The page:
The U.S. lodging industry finds itself in uncharted waters due to a global economic and financial crisis that has taken a severe toll on the net operating income (NOI) of hotel owners, setting the stage for a wave of loan defaults and foreclosures.
Why such a dire prediction? PKF Hospitality Research forecasts a 39.1% decline in NOI for the typical U.S. hotel this year, the biggest drop on record since it began tracking hotel data in the 1930s.
“That 39.1% decline has some devastating consequences for loan defaults,” says Steve Van, president and CEO of Dallas-based Prism Hotels & Resorts, an owner and manager. “If you are dropping NOI by 39.1%, you are burning through debt service. That's going to fuel and set fire to a lot of loan defaults.” To put that figure into perspective, in a strong economy a full-service hotel can generate a 25% annual increase in NOI.
There are an estimated 50,000 hotel loans in the U.S. today, says Van. Among hotel loans structured as commercial mortgage-backed securities, for which the data is the most widely available and transparent, the default rate is 11.4%, according to Deutsche Bank.
Against that backdrop, NREI in August convened a five-member panel of hotel experts to share their experiences in the trenches and offer practical advice to owners. The webinar, titled “Solutions for Troubled Hotel Assets,” attracted more than 360 attendees.
In addition to Van, panelists included Mark Elliott, senior managing director of Hodges Ward Elliott; Michael Feldman, partner and co-chair of the Lodging and Gaming Practice Group at law firm Proskauer Rose LLP; Steven Rushmore, president and founder of HVS International; and Stephen Peca, director and senior credit consultant with Moody's Analytics.
HVS, which tracks hotel values in 50 U.S. markets, projects a 32.1% decline in room value for the typical U.S. hotel in 2009 and a 9.2% dip in 2010 (see chart). The value per room reached $100,000 in 2006, but is forecast to fall to $50,000 in 2010, a 50% drop. It is expected to take until 2014 before valuations return to peak levels.
The slump in value per room only complicates matters for lenders. Will the lion's share of troubled mortgages be modified or will those properties end up in foreclosure? “While it's hard to predict, I believe that a majority of deals that where done as acquisition financing from late 2005 through 2008 will end up in foreclosure,” says Feldman of Proskauer Rose.
“The prices paid for the majority of those assets was so high that they will either not be able to meet debt-service payments when the interest-only periods end, or they will not be able to be financed at maturity without a lot of new capital coming into the deal,” adds Feldman.
In previous downturns a troubled hotel would slowly drift into default, explains Van. The warning signs such as unpaid bills, deferred maintenance or falling debt-service coverage ratios would start to show up a year in advance of a default. “There would be all sorts of things a hotel owner would be doing to try and save their hotel.”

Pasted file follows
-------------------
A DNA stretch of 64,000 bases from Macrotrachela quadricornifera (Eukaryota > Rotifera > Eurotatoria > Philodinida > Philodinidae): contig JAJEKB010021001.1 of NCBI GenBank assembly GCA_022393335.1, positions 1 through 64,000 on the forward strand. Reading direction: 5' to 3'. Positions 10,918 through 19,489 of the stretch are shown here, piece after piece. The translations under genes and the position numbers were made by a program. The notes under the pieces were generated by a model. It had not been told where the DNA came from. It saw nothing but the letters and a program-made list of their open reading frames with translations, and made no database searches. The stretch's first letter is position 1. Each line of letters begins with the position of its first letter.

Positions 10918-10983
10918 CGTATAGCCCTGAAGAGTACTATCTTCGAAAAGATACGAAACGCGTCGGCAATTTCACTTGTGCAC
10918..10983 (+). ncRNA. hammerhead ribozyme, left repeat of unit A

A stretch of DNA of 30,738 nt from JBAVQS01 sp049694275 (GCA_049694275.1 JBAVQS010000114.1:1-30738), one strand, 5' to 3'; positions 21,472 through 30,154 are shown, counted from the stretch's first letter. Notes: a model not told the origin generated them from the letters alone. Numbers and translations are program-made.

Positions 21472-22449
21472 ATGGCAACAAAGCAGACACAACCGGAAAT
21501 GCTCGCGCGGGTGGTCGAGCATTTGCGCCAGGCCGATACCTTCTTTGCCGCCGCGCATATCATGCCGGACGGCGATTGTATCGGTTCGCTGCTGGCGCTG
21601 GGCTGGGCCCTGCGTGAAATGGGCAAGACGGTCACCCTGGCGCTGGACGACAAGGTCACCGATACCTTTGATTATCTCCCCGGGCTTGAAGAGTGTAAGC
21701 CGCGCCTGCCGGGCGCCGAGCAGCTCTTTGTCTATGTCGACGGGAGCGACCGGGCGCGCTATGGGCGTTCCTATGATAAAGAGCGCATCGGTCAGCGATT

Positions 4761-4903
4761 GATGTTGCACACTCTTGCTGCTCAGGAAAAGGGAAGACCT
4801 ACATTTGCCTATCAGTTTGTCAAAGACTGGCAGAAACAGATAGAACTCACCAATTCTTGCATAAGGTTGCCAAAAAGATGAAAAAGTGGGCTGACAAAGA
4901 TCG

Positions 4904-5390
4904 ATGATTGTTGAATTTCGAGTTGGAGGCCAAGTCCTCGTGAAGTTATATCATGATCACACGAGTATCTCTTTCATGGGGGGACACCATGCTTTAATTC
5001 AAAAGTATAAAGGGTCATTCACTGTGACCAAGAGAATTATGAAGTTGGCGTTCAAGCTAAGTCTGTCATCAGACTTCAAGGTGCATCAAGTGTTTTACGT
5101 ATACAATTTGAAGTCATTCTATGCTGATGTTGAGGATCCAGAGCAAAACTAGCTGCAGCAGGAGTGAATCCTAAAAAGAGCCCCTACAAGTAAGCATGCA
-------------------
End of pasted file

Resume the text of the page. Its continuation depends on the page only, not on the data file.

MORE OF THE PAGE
But the swift and steep drop in NOI for owners in this downturn has resulted in a dramatically compressed time frame to rectify the problem before it gets out of control. Van describes a disturbing scenario that has occurred at least a handful of times.
“The borrower will call up the lender on a Monday and say, ‘I've got a non-recourse loan and payroll is due Friday. It's $250,000. The keys are in the mail, and [the hotel] is yours.’ It doesn't give the asset manager or the special servicer as much time to react as before.”
REMIC Hotel Management, a division of Prism Hotels, is a specialist in turning around distressed hotels for lenders and CMBS special servicers. REMIC has completed 175 distressed hotel assignments.
“We basically do things in the first two or three days that are necessary to stop the bleeding and get the patient out of the emergency room,” explains Van. Then REMIC Hotel Management turns its attention to boosting market share.
“Usually most of these hotels have cut costs to the bone, if not through it,” says Van. Often there is no marketing staff by the time REMIC arrives on the scene. “We start by asking, ‘What can we do to begin to increase sales?’ That's the only way to get oxygen back in this body.”
REMIC will operate a hotel for several months up to a few years, says Van, depending on how long it takes the lender or special servicer to sell the property. “Hopefully we can make a difference in the recovery of the price of the asset.”
To listen to the panel discussion, go to nreionline.com/webinars.
|Value Per Room||$100,000||$95,000||$81,000||$55,000||$50,000|
|Change Per Room||$18,000||($5,000)||($14,000)||($26,000)||($5,000)|
( ) decline
Source: HVS International